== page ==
Ajax Presentation
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Ajax Presentation

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Ajax presentation for Web Programming at Plymouth State University.

Ajax presentation for Web Programming at Plymouth State University.

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Transcript

  • 1. Jon Doane
  • 2. What is Ajax [AJAX]?
    • Original Acronym of AJAX: Asynchronous JavaScript and XML.
    • Currently known as Ajax which doesn’t require XML or JavaScript.
    Ajax code is typically called and run on the client-side.
  • 3. Why Use Ajax? (Pros)
    • Functionality for the client.
    • Can reduce bandwidth usage.
    • Dynamic Content.
    • Security and Validation.
  • 4. Why not to use Ajax. (Cons)
    • Fetched content does not register with browser history.
    • Have fun bookmarking.
    • Can bring a server to its knees.
    • No viable reason to need to use it.
  • 5. Good uses of Ajax. =D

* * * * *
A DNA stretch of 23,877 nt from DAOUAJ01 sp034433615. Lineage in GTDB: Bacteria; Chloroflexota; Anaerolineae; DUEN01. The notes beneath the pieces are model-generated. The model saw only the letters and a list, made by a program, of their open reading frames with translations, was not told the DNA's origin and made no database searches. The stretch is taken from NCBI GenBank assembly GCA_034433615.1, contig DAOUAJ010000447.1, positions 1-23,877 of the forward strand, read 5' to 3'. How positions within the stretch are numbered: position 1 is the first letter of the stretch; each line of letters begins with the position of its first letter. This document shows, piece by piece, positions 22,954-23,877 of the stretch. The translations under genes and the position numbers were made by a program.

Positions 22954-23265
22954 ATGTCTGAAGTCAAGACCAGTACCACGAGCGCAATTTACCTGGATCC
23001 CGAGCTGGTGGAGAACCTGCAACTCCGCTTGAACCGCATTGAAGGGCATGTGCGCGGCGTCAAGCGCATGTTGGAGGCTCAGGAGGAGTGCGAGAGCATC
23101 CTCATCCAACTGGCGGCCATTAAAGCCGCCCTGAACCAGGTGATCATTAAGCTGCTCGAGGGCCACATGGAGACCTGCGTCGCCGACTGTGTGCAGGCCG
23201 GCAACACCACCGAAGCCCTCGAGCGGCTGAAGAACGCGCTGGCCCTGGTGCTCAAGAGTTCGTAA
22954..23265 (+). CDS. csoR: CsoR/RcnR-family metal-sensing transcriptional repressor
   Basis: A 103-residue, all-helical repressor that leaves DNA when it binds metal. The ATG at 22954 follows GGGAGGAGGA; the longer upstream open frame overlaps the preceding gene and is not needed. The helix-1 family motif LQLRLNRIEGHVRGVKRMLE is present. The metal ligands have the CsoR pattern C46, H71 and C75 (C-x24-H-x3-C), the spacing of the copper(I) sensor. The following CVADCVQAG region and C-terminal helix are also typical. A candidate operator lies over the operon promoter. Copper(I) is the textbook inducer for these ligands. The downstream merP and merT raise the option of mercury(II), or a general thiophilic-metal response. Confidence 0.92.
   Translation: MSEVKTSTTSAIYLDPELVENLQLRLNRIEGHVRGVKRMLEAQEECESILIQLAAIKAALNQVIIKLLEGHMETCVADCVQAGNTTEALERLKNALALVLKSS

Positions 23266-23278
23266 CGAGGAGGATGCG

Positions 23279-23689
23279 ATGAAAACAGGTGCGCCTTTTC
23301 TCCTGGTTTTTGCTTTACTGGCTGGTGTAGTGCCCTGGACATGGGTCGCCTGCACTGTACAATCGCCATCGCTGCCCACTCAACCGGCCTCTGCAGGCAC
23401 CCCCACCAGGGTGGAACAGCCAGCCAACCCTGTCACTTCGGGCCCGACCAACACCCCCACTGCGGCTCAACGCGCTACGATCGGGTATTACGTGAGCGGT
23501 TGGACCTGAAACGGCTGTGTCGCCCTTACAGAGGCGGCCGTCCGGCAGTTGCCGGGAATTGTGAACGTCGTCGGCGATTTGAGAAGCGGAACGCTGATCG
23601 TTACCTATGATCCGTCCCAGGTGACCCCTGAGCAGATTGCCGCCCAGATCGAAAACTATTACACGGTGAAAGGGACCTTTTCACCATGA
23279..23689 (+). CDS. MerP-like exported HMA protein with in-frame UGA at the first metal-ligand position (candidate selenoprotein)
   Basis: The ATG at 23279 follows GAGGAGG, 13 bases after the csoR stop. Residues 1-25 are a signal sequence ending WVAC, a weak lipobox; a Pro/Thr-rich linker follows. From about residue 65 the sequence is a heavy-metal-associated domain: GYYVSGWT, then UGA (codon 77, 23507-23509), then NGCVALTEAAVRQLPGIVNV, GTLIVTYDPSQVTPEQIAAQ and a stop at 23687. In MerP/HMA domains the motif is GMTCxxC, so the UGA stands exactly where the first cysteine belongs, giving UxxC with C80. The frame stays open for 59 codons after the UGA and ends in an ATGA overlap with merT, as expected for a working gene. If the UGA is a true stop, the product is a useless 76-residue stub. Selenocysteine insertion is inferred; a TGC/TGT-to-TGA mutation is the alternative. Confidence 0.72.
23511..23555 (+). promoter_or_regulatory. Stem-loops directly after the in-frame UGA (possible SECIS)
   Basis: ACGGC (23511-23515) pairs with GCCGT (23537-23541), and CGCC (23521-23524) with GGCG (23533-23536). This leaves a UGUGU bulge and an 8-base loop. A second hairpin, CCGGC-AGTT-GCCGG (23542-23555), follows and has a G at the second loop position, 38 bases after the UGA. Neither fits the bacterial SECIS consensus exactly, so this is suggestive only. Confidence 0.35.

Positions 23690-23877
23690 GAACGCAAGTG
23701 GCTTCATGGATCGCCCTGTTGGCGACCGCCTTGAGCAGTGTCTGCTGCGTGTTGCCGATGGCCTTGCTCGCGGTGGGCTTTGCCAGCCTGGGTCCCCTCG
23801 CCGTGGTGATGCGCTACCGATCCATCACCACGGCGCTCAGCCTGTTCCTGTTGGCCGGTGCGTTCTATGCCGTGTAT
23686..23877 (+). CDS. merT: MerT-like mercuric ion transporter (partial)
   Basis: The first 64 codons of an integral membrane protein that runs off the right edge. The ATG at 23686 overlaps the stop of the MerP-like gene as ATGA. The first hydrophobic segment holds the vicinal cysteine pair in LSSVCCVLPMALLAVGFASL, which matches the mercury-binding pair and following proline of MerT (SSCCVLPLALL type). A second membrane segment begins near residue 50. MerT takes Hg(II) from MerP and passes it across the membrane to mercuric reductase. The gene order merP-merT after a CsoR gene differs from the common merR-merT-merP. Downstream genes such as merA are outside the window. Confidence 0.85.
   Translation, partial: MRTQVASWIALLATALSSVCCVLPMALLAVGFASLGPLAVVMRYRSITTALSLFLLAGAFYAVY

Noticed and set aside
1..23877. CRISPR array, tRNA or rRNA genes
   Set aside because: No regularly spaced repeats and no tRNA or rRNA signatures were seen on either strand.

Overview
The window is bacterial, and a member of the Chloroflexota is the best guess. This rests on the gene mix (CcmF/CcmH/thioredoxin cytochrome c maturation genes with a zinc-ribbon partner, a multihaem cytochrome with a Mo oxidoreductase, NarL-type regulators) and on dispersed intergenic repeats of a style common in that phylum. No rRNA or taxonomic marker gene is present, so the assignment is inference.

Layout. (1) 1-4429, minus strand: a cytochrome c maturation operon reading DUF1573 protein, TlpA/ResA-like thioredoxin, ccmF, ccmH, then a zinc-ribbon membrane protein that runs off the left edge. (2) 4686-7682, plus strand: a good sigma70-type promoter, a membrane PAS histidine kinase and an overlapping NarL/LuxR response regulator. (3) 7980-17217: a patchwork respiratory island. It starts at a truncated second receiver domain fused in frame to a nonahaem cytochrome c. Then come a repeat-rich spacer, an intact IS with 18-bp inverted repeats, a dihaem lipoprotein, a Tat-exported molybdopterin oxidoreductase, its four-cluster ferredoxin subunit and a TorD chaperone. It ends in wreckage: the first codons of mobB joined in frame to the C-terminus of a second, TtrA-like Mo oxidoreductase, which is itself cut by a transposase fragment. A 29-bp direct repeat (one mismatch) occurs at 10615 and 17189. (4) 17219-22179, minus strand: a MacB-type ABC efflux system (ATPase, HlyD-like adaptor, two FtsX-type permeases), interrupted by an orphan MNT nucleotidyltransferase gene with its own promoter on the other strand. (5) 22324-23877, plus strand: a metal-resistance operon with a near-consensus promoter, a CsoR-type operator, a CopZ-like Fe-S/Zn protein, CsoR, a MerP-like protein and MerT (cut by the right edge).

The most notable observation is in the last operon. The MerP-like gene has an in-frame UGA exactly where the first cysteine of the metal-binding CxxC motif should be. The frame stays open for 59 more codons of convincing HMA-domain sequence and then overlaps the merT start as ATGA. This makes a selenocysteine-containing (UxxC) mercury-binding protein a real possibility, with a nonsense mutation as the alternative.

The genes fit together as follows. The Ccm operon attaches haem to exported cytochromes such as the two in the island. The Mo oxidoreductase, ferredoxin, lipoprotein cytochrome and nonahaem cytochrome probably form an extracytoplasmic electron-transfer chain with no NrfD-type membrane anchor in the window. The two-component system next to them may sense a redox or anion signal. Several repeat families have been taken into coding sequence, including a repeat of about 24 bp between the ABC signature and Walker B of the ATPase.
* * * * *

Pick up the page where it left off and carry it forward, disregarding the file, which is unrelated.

• Gmail (Google Mail) – Link
    • Zimbra (Email @ PSU) – Link
    • Advanced Ajax Usages
    • iGoogle (Customizable Home Page)
    • Backbase AJAX RSS Reader
  • 6. Bad Uses of Ajax. t.t
    • Form Submission
    • Requiring Ajax for required functionality.
    • Authentication
    • Having it do everything under the sun.
  • 7. Ajax: When JavaScript Fails.
    • What if JavaScript or other technologies fail due to client-side restrictions?
    • Ajax is no longer limited to use of JavaScript and XML.
    • Ajax is a method, not something you should rely on. “Program defensively.”
  • 8. Ajax Intensive Web Applications and Web 2.0
    • We have the technology to (insert here).
    • Google Maps
    • Forums with “Quick Reply”
    • Meebo – Web-Based Instant Messaging Client (Requires the use of JS and Ajax)
    • YouTube
    • Facebook
  • 9. Ajax: Conclusion
    • Very powerful when used appropriately.
    • It is a method not a necessity.
    • Do not rely on it if at all possible. Have an alternate method if it fails.
  • 10. Citations
    • http://en.wikipedia.org/wiki/Ajax
    • http://it.toolbox.com/blogs/beyond-the-enterprise/using-ajax-in-real-life-10982
    • http://sixrevisions.com/ajax/ajax_techniques/
    • http://www.adaptivepath.com/ideas/essays/archives/000385.php